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Robin Romeo Has Her Game Rolling Now : Bowling: She won a national championship and four other titles. Now some year-end awards are expected to come her way, too.

December 25, 1989|DON SNYDER | TIMES STAFF WRITER

Bowler Robin Romeo started 1989 with dim prospects. She awoke in early January to find that she couldn't raise her bowling arm. The doctor called it a slight shoulder separation, caused by a bump or a pull.

After a three-week layoff from the lanes, her fortunes took off in the other direction. She won the national championship, had the most titles, set the all-time single-year high earnings record and had two performance streaks that also are records in women's pro competition.

"It was the best of years," she said in her trophy-filled Van Nuys living room.

Things can even get better.

The award for U.S. woman bowler of the year is within reach. Selection to this honor by the Bowling Writers Assn. of America is to be announced in January.

The National Academy of Sports lists her among finalists for U.S. woman athlete of the year.

On the 1989 tournament trail, the 5-foot-4 Romeo won the Canoga Park Classic, the San Diego Classic, the Fairlanes Open at Washington D.C., the Midwest Open at Rockford, Ill., and the U.S. Open at Addison, Ill. The latter is symbolic of the national individual championship in bowling.

Her five titles led the LPBT cross-country tour. She finished with earnings of $113,550 to break Lisa Wagner's single-year record of $105,500, set in 1988.

Only Romeo and Wagner, of Palmetto, Fla., have won more than $100,000 during a year in women's pro bowling. Romeo's 210 average (for 1,000 games) was second to Wagner's 211 average (934 games) in 1989.

A record pro streak of cashing in 80 consecutive tour tournaments is still alive for Romeo. Her record of making 77 straight pro tournament finals, a streak that started in 1984, was broken this year when she missed the cut at Houston.

Romeo has been Southern California woman bowler of the year four consecutive years but never did so many of biggest and best things happen.

She talked about "a new surge of confidence to win" and blanking out thoughts of making mistakes--like rushing a step, allowing a wrong fractional turn of the hand at delivery or letting a distraction spoil concentration.

She spoke of humming inside her head to chase away distractions.

"I remember early in the year at Canoga Park Bowl, a critical point in a match. I had to have a strike. When a sharp sound came out of the crowd that could have spoiled my concentration, I strangely and suddenly began to quietly hum 'Two Hearts.' It's the one Phil Collins sings. It relaxed me. I got that strike."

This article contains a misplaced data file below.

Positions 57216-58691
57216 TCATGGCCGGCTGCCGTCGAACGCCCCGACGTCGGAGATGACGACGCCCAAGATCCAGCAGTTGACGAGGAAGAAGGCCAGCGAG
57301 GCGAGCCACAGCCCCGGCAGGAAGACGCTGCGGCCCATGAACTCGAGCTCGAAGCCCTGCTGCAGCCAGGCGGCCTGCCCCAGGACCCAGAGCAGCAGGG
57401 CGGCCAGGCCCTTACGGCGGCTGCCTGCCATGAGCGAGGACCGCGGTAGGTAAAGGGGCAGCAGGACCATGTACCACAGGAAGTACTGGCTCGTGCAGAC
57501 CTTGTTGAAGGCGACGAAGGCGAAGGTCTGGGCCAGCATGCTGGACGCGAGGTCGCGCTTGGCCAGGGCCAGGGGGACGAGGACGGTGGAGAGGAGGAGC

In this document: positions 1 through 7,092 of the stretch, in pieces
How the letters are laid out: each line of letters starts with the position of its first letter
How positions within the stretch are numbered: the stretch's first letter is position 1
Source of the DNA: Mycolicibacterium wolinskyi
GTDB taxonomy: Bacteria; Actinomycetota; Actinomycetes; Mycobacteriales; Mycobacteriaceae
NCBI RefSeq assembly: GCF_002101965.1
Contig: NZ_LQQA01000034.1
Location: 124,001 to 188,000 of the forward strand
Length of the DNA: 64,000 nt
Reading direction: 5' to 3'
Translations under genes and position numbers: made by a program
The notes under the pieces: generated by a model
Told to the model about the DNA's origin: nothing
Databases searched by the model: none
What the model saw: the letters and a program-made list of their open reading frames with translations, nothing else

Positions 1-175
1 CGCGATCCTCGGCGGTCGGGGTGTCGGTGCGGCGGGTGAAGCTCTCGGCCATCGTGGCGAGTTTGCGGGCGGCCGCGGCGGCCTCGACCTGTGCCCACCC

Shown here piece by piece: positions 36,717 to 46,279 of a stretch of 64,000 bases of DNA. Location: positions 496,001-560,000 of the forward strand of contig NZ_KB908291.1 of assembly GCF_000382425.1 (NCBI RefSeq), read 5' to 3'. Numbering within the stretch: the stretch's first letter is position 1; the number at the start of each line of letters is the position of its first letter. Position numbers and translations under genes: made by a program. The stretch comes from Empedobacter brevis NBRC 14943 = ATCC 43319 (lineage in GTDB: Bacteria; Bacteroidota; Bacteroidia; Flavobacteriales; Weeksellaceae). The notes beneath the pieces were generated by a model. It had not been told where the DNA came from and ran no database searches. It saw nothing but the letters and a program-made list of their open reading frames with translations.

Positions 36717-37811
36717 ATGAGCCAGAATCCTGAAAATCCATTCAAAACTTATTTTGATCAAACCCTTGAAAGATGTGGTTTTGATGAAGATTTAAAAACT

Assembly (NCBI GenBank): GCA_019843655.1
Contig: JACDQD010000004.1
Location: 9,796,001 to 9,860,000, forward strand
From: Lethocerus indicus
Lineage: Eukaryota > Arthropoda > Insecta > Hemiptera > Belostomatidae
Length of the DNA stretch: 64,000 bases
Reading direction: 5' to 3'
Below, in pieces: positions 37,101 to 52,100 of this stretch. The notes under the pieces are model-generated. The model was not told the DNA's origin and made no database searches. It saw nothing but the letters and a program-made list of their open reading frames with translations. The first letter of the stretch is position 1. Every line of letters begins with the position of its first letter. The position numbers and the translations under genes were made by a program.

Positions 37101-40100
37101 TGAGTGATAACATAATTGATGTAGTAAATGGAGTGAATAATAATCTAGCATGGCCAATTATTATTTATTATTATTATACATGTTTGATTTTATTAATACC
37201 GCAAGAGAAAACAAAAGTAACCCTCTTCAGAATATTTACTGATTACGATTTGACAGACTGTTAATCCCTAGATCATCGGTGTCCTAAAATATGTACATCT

Romeo said she has been humming "Two Hearts" in every tournament since. And "Nothing Is Going To Stop Us Now," from the movie "Mannequin," recently joined her repertoire for use in the heat of competition.

Romeo is Brooklyn born. Ray and Joan Romeo raised and schooled their daughter in Mamaronek and had her bowling at 6 in nearby New Rochelle. At 10, she won a New York state junior title.

At 13, she partnered with world-record setter Bev Ortner in a pro-junior am event and "I was so impressed it was after that I decided on wanting one day to be a professional bowler though I was averaging only 169 and hadn't yet scored a 200 game in competition."

At 18, she averaged 200 in league for the first time, then at 19 joined the Women's All-Star Assn., winning a WASA title against top East Coast bowlers before the family moved to Southern California in 1979.

Romeo was an instant winner on the California-based Worldwide Women Pro Bowlers tour. The first of her 12 career titles on the national pro tour was in 1981 at Bradenton, Fla. She rolled 26 consecutive strikes to set a women's world record in 1982 and became the first woman to score more than one 800 series (three games). Her 216 average in 1984 set a world's individual mark for a trio league.

Major triumphs kept coming here and there--in 1986 winning the WIBC (Women's International Bowling Congress) Queens Classic and the prestigious WIBC All-events, in 1987 setting the WIBC Tournament doubles record with Connecticut partner Laura Grant.

Romeo, who has bowled 12 perfect games in her career, has two brothers and two sisters, one of whom is Tori, 27, who joined the national pro tour this year.

Tori, a leading candidate for 1989 LPBT rookie of the year, travels the tour with Robin in the latter's van.

"It's gone a good many miles across the country to tournaments," Robin said. "Only the other day, I drove to a stop at Sepulveda and Victory and was singing my favorite tune out the window. The driver next to me gave me a strange look. He didn't know how important 'Two Hearts' is to me."

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